An Introduction to Jinishian Memorial Program (JMP) in Armenia and Beyond
Written by Eliza Minasyan, Executive Director
The Jinishian Memorial Program (JMP) reaches more than 100,000 people each year in seven countries—Armenia, Lebanon, Syria, Istanbul, Jerusalem, Artsakh, and Georgia. Leadership and staff are 100 percent local and unite across Apostolic, Catholic, and Evangelical traditions to share God’s love with the most vulnerable. JMP brings relief in crisis and works to upend the roots of poverty and build up families, businesses, health, and faith.
Armenian peoples have lived throughout Asia Minor for thousands of years, with a distinctly Christian faith since 300 C.E. Our history is characterized by periods of conflict and peace, occupation and independence, persecution, and resilient recovery. In the late 19th century and during World War I, millions were massacred in our homeland and displaced throughout the Middle East and worldwide.
Vartan Jinishian was born in 1870 in Marash, Turkey, the oldest son of the Reverend Haroutune Jinishian and Mrs. Catherine Jinishian. They emigrated to the United States, and he amassed a great fortune. But he saw the need of the Armenian people in Beirut and Aleppo and realized he could do something about it. As his final legacy, Vartan Jinishian established an endowment fund in honor of his parents to save the lives of generations to come.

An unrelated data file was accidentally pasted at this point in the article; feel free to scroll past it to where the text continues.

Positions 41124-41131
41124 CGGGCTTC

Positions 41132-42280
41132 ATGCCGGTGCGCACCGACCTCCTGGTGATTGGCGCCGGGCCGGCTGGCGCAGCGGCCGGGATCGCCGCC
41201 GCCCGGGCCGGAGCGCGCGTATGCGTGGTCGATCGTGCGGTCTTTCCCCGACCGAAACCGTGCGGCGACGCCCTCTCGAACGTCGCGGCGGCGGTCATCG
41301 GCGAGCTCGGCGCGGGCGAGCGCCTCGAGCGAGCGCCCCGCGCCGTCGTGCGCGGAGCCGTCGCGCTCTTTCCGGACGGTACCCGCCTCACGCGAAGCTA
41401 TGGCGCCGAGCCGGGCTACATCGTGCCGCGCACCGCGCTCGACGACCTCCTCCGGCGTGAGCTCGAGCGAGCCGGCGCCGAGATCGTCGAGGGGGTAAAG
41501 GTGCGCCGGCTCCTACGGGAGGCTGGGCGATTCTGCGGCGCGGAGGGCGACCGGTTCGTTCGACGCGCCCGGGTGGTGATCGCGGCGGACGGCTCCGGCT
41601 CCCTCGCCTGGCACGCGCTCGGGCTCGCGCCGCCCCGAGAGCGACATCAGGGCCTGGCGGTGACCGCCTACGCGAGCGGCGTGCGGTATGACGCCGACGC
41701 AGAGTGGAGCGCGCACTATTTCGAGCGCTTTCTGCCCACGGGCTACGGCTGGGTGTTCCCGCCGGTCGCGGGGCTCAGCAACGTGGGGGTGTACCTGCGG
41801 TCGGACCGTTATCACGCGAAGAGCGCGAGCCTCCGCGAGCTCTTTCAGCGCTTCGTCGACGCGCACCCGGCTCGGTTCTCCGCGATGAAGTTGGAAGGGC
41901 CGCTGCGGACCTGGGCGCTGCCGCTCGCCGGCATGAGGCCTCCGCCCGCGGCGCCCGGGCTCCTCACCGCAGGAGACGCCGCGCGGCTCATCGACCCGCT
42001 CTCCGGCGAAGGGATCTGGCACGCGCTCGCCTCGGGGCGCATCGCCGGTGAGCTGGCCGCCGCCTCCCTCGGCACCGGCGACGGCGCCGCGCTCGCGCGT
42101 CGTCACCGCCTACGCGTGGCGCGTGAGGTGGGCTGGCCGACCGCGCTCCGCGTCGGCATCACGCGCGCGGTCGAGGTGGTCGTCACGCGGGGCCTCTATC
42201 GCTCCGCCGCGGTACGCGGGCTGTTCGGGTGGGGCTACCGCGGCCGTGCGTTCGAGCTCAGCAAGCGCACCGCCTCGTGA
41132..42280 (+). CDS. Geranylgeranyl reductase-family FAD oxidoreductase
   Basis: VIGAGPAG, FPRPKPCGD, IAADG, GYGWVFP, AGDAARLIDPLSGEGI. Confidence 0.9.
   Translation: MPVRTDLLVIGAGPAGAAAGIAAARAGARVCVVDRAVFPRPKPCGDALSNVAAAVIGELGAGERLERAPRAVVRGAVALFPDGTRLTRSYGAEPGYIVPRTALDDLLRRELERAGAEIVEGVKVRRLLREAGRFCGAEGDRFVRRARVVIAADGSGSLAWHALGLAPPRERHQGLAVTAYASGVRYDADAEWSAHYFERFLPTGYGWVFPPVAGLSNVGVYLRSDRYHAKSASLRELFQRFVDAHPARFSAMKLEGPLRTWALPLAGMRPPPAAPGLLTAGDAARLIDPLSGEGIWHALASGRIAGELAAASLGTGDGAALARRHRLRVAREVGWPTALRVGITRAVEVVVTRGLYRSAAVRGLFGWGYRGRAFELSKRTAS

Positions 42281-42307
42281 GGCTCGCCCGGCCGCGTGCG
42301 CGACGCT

Jinishian’s plan displayed a spirit of unity and reconciliation uncommon for his time. The Jinishian Memorial Program began meeting the needs of the post-genocide Armenian population throughout the Middle East in the 1960s by forging unique ecumenical, local partnerships of completely indigenous teams. Beyond the scope of the previous post-war relief efforts, JMP sought long-term solutions for restoring dignity to Armenian communities.
In Jerusalem and Istanbul today, JMP is a vital thread in the fabric of support to these Christian minorities and remains committed to uplifting Armenians so they may continue to live in their homeland in peace. Programs in Syria, Lebanon, and Armenia help those in greatest need without discrimination. And in every city where we serve, JMP is advised by an ecumenical Armenian board.
The last will and testament of Vartan Jinishian named the Presbyterian Church (U.S.A.) as the recipient of the bulk of his estate to carry out this work. This partnership remains possible because of a shared ecumenical vision and mission, which is evidenced by our diverse donors today. They include descendants of genocide survivors, diverse American Christians, and Presbyterian and ethnic Armenian churches alike. The PCUSA is a member communion and one of the founding organizations of Churches for Middle East Peace (CMEP).
After the genocide, the fledgling republic of Armenia fell under communist rule for most of the 20th century, followed by harsh and hungry years of early independence in the 1990s. Young Armenians today represent the first generation to grow up after Soviet rule. Against many odds, they are reclaiming their Christian heritage.